On the subject of Ferguson, Clough had always been chiding about United's repeated failure on the European stage, saying: "For all his horses, knighthoods and championships, he hasn't got two of what I've got. And I don't mean balls!" Time would allow Ferguson to equal Clough's twin European Cups but many would see Clough's winning of them in consecutive years with as provincial a club as Forest as great an achievement as any of the Scot's many titles and cups.

Clough's passing came just after Arsene Wenger's Arsenal team had robbed Clough of one of his most jealously guarded accolades; Forest's record of 42 consecutive league matches unbeaten during that 1977-8 heyday. August 25 had seen Wenger's 'Invincibles' equal that achievement. The Gunners continued on from there with a win three days later at Norwich. When Clough departed, his former record was still ebbing away into history as Arsenal made it to 49 matches before their hopes of a half-century were derailed at Old Trafford. Clough, in one of his last interviews, had been happy to praise Wenger's team for the quality of their passing game, a philosophy he always installed in his teams. However, he was less complimentary about Arsenal's disciplinary problems, being a long-time advocate of respect for referees.

To the players who shared in his successes his loss was profound. Garry Birtles, the striker Clough long-time partner and closest friend Peter Taylor had discovered playing for non-league Long Eaton United, echoed the thoughts of many when he said: "It's like a member of your own family dying. We thought he was indestructible, but he's not. He's probably the greatest manager of all time and it's so sad, not just for Forest supporters, ex-players, but for football in general."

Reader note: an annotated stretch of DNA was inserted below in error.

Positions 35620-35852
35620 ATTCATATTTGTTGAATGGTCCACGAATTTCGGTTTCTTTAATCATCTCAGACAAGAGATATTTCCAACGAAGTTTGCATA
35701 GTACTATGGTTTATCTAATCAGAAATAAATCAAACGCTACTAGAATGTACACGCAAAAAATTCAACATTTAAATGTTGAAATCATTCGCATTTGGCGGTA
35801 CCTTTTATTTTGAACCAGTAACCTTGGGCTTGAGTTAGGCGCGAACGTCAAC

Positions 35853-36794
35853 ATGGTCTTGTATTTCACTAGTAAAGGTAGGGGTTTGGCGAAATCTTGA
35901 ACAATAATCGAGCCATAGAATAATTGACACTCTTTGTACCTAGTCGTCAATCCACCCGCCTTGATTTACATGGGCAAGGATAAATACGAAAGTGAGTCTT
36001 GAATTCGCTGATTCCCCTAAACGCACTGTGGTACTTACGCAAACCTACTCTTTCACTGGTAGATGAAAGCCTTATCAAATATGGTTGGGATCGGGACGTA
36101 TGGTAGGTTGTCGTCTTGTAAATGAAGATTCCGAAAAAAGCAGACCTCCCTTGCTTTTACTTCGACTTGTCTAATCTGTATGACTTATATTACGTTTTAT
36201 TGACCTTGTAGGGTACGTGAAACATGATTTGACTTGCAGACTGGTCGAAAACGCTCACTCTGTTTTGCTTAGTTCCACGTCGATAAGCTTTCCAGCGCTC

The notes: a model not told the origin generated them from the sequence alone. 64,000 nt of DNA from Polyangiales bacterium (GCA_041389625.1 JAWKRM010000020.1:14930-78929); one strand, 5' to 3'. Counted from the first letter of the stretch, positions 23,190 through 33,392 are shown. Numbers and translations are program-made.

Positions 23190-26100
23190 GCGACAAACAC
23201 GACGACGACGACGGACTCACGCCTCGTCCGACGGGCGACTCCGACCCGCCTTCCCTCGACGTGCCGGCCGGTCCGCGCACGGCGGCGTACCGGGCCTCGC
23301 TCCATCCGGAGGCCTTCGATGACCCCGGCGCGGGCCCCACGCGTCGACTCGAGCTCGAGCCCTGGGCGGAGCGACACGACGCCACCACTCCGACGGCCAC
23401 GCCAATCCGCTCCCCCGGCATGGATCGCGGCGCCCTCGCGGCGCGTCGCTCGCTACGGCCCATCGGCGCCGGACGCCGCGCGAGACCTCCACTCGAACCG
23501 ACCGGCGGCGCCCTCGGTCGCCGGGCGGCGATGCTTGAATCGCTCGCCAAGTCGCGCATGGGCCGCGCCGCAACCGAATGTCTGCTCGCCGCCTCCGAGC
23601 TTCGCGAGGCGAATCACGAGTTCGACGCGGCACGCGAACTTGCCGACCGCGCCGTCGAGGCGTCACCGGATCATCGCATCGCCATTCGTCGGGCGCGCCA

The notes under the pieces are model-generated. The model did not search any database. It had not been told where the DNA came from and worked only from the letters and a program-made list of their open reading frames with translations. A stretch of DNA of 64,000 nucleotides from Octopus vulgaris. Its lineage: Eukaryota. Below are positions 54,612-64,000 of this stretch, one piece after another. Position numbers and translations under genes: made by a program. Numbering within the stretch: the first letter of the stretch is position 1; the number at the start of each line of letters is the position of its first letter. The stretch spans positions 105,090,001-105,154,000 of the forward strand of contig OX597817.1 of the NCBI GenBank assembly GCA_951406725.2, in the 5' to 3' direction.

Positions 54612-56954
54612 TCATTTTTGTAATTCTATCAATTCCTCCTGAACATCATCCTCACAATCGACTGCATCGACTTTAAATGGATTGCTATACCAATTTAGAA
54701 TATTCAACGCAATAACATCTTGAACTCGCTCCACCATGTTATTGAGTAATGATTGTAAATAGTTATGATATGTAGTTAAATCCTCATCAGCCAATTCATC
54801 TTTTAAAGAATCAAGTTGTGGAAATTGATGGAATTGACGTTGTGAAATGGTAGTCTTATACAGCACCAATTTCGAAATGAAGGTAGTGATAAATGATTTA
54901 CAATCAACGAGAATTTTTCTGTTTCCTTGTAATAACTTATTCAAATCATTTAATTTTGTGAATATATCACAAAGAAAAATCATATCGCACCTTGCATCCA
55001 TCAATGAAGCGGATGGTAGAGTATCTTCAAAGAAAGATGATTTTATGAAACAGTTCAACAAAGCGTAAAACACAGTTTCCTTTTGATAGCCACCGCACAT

Duncan McKenzie, bought by Clough during his infamous 44 days at Leeds United also said: "We thought he was immortal." To not have Clough around, even in the reduced circumstances of his dotage, came as a shock to the football family.

But in a way, McKenzie and Birtles have been proven correct in their citing of 'Ol Big 'ead' and his immortality. Four years later, Clough's legacy is stronger than ever, his glory days and decline at Forest being brought to lucid light by Duncan Hamilton, a Nottingham beat reporter who was a sometime drinking partner and friend of the great man, in his superb memoir Provided You Don't Kiss Me: 20 Years with Brian Clough.

That spell at Leeds, the darkest time in his career until that wreck of a final season yet the moment he became financially independent as a result of his healthy pay-off, has been dramatised in wonderful literary style by David Peace's The Damned United. Peace's masterpiece is a fictional account written through in the first person of Clough that almost, almost brings him back to life.

The Damned United is currently being adapted into a film, Clough being played by Michael Sheen, an actor most famous for twice playing Tony Blair. Despite it being the story of a dark chapter in his life you get the feeling that Clough, the man who once said of Frank Sinatra "he met me once", would really rather enjoy being the focus of a major motion picture.